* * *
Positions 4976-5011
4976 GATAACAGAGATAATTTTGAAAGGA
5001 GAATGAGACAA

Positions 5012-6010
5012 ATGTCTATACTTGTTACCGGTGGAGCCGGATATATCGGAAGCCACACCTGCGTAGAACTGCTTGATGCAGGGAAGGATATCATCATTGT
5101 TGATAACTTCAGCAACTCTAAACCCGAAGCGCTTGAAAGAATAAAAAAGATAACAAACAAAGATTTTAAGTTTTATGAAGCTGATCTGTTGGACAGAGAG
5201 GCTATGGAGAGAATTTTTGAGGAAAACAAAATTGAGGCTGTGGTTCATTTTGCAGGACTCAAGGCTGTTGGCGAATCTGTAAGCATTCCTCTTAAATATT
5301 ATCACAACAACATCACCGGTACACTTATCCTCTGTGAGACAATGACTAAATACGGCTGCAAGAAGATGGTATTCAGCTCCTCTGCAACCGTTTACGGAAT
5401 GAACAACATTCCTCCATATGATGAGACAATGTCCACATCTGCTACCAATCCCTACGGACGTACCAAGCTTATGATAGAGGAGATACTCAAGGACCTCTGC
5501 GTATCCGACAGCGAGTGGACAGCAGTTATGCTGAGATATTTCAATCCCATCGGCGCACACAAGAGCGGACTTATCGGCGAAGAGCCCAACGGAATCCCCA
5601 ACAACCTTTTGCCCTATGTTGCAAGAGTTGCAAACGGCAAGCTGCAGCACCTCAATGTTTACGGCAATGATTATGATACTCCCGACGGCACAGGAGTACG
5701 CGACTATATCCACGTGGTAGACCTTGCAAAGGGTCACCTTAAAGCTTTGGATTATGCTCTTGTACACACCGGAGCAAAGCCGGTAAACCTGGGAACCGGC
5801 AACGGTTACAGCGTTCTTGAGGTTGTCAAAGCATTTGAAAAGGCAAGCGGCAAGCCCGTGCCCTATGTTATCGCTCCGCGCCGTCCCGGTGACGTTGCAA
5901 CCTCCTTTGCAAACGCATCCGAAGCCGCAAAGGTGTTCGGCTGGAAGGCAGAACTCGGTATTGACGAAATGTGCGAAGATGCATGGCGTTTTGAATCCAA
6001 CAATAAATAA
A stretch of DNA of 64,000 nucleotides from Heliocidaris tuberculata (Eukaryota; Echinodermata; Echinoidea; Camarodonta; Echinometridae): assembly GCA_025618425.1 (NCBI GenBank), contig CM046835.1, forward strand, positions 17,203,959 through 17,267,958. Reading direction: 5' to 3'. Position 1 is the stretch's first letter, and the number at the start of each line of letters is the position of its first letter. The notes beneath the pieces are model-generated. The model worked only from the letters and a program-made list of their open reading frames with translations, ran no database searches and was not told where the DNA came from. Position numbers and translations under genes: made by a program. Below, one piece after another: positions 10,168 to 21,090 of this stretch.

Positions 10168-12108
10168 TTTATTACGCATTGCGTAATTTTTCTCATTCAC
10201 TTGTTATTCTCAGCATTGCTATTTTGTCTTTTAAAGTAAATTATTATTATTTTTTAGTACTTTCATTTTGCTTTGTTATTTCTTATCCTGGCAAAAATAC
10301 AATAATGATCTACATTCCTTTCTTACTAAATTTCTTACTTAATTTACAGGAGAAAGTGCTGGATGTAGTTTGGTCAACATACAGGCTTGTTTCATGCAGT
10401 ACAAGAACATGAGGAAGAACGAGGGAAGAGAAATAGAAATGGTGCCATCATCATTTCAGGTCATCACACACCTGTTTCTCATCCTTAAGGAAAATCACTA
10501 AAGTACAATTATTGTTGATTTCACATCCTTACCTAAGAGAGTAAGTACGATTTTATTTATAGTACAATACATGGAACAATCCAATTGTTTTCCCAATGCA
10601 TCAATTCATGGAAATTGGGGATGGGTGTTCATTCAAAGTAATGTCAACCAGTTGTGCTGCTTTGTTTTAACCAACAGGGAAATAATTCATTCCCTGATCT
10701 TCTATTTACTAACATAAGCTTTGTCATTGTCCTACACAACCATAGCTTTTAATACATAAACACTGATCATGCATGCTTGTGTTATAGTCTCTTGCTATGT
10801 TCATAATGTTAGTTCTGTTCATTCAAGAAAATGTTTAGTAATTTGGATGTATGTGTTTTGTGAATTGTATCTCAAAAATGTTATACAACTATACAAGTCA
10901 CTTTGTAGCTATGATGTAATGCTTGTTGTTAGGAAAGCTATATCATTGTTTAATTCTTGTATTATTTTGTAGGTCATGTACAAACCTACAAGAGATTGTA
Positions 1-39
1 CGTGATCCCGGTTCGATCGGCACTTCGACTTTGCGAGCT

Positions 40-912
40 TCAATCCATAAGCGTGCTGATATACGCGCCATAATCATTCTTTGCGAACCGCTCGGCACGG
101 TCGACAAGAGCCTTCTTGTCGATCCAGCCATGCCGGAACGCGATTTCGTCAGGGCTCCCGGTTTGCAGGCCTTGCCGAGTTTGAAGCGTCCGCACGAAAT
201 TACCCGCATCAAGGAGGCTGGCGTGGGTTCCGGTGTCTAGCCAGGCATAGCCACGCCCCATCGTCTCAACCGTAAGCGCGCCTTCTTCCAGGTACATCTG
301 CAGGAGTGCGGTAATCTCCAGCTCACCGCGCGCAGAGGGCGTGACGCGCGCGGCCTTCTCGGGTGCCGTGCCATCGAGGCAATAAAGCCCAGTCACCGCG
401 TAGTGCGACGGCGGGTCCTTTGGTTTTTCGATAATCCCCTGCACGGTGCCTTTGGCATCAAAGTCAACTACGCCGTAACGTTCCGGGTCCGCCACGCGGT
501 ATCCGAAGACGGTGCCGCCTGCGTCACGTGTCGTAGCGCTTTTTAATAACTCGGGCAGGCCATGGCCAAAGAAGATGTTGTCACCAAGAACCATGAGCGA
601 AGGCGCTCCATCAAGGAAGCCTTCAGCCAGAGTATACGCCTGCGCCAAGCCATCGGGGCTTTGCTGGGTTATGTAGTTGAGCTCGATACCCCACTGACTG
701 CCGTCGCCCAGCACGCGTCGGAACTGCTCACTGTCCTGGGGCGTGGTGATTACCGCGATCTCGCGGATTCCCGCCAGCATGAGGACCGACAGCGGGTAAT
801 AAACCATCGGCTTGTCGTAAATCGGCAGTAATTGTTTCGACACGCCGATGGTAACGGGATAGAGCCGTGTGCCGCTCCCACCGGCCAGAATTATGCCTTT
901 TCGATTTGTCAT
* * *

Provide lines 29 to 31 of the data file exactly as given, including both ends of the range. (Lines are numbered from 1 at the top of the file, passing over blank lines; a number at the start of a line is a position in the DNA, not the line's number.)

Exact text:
Positions 40-912
40 TCAATCCATAAGCGTGCTGATATACGCGCCATAATCATTCTTTGCGAACCGCTCGGCACGG
101 TCGACAAGAGCCTTCTTGTCGATCCAGCCATGCCGGAACGCGATTTCGTCAGGGCTCCCGGTTTGCAGGCCTTGCCGAGTTTGAAGCGTCCGCACGAAAT